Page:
The Bisti De-Na-Zin Wilderness forms an extraordinary marvel of geology, in an area of Badlands. Its name derives from the original Native American name: the original Navajo term literally translates as “among the adobe formations.”
The United States Bureau of Land Management manages the majority of the region. Three additional small portions remain private Navajo land. The landscape of the region holds extremely rugged terrain, and it is believed that a bizarre event occurred there in the past.
Evidence shows that the region once contained a large coal field. However, a natural event, likely a lightning strike, ignited the coal field, which subsequently burned for centuries.
Bisti De-Na-Zin Wilderness Nature and Formation
This remarkable place formed in San Juan County, in the state of New Mexico, United States, and covers a total area of roughly 45,000 acres (18,000 ha).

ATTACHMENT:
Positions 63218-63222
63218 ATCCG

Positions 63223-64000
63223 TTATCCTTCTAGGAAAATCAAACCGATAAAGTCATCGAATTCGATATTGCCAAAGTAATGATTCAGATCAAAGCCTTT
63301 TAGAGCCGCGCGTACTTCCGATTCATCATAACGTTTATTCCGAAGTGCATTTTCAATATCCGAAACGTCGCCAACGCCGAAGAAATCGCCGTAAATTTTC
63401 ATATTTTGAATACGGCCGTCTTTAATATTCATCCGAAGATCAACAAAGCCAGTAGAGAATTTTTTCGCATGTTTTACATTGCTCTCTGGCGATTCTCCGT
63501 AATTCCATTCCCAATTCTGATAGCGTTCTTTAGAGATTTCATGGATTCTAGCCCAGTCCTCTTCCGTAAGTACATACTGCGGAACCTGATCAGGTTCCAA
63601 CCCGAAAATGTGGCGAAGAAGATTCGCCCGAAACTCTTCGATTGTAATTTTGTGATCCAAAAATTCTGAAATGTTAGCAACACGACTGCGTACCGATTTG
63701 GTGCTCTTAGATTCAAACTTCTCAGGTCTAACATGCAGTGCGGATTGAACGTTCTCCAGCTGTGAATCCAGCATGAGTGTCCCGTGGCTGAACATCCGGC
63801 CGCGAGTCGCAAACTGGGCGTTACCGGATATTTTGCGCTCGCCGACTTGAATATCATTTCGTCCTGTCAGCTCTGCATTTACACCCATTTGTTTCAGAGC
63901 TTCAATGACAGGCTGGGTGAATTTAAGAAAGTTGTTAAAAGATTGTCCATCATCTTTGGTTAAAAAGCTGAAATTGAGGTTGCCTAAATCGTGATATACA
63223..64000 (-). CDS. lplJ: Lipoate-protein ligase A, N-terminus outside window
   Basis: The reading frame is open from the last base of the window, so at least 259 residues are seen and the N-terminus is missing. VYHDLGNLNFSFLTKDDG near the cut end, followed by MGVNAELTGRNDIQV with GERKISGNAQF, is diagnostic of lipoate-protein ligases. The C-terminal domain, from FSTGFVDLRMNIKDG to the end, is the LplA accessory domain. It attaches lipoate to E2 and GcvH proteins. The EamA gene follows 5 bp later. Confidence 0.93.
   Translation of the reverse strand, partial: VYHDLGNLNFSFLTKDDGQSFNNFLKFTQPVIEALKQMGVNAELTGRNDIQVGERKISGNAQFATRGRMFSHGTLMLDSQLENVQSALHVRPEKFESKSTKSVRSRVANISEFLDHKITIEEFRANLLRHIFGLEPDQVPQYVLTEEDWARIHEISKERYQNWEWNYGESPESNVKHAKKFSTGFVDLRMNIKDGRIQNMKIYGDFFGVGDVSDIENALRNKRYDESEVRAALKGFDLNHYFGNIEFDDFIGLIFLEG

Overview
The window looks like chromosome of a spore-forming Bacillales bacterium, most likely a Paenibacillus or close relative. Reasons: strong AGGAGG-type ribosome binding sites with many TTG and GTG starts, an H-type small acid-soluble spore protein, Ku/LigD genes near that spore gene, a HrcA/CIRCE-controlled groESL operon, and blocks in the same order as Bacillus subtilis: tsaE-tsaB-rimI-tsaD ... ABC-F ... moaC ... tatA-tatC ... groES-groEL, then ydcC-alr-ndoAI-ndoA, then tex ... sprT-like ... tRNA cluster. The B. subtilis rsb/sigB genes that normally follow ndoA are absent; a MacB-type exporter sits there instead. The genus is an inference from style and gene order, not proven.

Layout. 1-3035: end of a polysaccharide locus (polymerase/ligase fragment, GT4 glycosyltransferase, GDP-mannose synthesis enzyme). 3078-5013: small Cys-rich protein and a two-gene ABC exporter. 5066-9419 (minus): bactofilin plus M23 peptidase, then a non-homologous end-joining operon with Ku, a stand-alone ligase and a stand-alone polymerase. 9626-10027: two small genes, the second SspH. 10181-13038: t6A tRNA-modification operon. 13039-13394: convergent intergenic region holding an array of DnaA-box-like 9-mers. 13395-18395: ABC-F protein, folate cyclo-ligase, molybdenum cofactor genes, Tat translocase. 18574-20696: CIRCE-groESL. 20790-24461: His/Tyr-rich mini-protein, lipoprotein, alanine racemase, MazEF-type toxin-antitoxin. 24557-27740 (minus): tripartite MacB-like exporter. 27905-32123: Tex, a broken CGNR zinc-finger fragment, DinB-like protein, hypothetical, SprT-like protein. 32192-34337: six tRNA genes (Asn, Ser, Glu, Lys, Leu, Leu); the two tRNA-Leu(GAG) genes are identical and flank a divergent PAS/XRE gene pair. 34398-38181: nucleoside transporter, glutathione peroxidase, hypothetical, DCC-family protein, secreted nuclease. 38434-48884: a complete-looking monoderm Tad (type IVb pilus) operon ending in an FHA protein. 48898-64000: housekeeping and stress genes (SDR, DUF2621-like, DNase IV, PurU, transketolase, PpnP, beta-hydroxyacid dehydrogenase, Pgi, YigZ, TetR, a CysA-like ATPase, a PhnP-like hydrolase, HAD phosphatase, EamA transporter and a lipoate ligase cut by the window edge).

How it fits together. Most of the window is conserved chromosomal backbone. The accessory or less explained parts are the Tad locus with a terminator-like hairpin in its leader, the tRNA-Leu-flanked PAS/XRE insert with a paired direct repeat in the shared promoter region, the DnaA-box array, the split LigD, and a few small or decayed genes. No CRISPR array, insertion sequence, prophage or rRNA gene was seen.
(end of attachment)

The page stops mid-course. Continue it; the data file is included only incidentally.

This extremely desolate region of highly eroded badlands and was once a river delta, approximately 70 million years ago, and later a coalfield.
A combination of erosion and volcanic activity created the extraordinary geological features the region is now popular for. These are primarily composed of sandstone, lignite, and shale.
Most of the many hoodoos in the region formed about 6,000 years ago when the last ice age ended. The layer of sandstone that comprises the floor of the region is about 1,400 ft (430 m) deep.
Bisti De-Na-Zin Wilderness Climate and Habitation
The Bisti De-Na-Za Wilderness owes its stark and arid environment to a unique combination of factors.
This section of plains surrounding the area sits approximately 6,500 ft (1,981 m) above sea level. The Badlands that contain the Bisti De-Na-Zin Wilderness, however, sit nearly 400 ft (122 m) below the plains.
Despite the starkness of the region, some species managed to adapt to the conditions. A few hardy plant species such as small scrub and grasses survive within the region. This supports a small, but surprisingly varied, animal population. These include rabbits, badgers, coyotes, several avian species, and, not surprisingly, scorpions and tarantulas.
Archaeological evidence indicates that Native Americans first inhabited the location nearly 10,000 years.